Volatility is actually good for the business from a crypto broker standpoint, as it drives an emotional investing response and the scope for clients to net bigger profits is greater. The recent price swings in the crypto markets hasn’t worried the founders.

The worst thing a brokerage can have is a flat market, Thomas said, because no one wants to sell or buy, given the limited room to make a profit on modest price fluctuations. 

Bitcoin vs ether

Two of the leading cryptocurrencies, bitcoin and ether, have experienced significant volatility in recent weeks. Both have lost around 40% in value in the last month alone. 

Thomas suspects ether, the native currency of the ethereum network, will ultimately shoot up in price over the longer term, as it’s undervalued relative to bitcoin.

What’s currently holding ethereum back is the high gas fees, Thomas said. Gas fees are the price miners have to pay to complete a transaction and they can fluctuate depending on network demand. However, once the ethereum network is upgraded to version 2, this should help lower the fees and move the project forward, he added.

With many people still continuing to build projects on the ethereum network, Thomas is positive on the outlook.

“I think if you look at ethereum, I think the future is really bright, I think that it is very, very cheap, where it is now over a five-year period,” Thomas said.

He also has a similar outlook for blockchain technologies Algorand (ALGO) and Cardano (ADA). He’s excited by what Cardano’s doing in Africa and by the momentum building around Algorand.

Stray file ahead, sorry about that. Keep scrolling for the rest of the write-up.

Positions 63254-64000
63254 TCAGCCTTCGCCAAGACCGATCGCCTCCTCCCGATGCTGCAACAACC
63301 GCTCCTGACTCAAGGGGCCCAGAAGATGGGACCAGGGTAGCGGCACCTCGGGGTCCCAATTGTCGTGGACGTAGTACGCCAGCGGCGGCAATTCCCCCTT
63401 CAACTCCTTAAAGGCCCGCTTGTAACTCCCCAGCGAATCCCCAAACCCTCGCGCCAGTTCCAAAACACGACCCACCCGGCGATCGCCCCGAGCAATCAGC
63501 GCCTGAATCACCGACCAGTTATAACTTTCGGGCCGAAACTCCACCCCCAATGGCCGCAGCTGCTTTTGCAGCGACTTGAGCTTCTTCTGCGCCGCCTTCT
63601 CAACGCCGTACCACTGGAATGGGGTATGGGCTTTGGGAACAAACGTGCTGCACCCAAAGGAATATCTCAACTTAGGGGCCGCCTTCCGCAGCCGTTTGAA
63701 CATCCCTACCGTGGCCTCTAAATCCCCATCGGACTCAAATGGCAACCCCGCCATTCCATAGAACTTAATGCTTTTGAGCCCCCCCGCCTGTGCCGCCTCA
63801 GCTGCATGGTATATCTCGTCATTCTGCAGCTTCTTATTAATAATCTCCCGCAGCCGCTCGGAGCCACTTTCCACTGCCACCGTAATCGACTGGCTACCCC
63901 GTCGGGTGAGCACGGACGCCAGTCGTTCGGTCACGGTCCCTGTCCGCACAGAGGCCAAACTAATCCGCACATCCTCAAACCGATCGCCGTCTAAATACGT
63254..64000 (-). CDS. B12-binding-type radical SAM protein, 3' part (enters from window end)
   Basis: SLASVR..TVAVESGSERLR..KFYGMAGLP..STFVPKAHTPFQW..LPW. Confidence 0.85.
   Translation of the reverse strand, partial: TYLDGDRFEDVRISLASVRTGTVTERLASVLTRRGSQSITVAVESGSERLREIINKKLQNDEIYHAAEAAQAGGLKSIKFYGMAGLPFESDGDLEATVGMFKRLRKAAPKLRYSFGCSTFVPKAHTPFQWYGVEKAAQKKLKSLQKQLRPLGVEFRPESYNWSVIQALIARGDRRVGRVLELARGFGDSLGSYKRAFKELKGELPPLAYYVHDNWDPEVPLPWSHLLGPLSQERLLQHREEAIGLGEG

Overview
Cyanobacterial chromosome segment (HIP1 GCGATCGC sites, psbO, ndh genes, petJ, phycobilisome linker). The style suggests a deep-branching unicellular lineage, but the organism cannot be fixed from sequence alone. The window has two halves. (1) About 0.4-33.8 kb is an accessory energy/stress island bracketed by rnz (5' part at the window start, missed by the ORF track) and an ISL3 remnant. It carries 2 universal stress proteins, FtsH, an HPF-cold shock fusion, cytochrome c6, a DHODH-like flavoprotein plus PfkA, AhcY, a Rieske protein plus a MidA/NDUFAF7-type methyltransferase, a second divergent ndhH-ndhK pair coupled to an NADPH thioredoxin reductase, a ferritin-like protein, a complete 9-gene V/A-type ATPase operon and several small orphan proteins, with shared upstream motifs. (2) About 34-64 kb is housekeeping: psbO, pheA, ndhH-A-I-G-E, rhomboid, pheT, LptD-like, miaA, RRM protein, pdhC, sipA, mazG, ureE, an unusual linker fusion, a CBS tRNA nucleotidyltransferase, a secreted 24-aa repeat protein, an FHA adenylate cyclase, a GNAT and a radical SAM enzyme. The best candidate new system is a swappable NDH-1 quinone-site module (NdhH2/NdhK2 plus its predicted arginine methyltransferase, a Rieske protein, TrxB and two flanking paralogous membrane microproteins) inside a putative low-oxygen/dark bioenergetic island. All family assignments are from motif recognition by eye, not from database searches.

“They’re out there being the ‘ethereum killers’ and they’re both amazing projects,” Thomas said. 

But just because ether starts to rise, it doesn’t necessarily mean bitcoin disappears. It will continue to have an inherent standing at the top of most crypto-enthusiasts’ lists, Thomas said.

“What’s far more likely is that we will have another wave upwards and I think you will see bitcoin push up towards the high $10,000s towards $100,000, let’s say, but then I think it will find a place there for a period of time,” Thomas said.

As a brokerage firm, they try to take a more measured and realistic approach to bitcoin pricing based on their experience operating in traditional markets. 

“You’re going to see these lags and surges accordingly …  I don’t think the markets are about to die a death, and I think we will see it start to move back,” Thomas said.

Breaking into crypto

If investors want to get into crypto and know very little about the space, Thomas recommends first looking at bitcoin as it helps investors get a feel for the blockchain by understanding how bitcoin works, from security to wallets. Then investors can move to more sophisticated products. 

“I definitely advocate a ‘walk before you run’ situation,” Thomas said.

In terms of Thomas’s own crypto strategy, he keeps around 70% to 80% of his assets in the main coins, such as bitcoin and ether and allocates around 20% to 30% to so-called alt-coins – an umbrella term that refers to the tokens other than bitcoin and ether.

Within the alt-coin market, Thomas tends to play it safe and invests in better-known projects, such as VeChain (VET)Polkadot (DOT) and Uniswap (UNI).

“Now obviously, the more esoteric you go, the greater the gains you can get, but equally, the more you’ve got to monitor them,” Thomas said. “And as much as I’d love to, I just don’t have the time for monitoring anything at the moment.”

Source: https://www.businessinsider.com/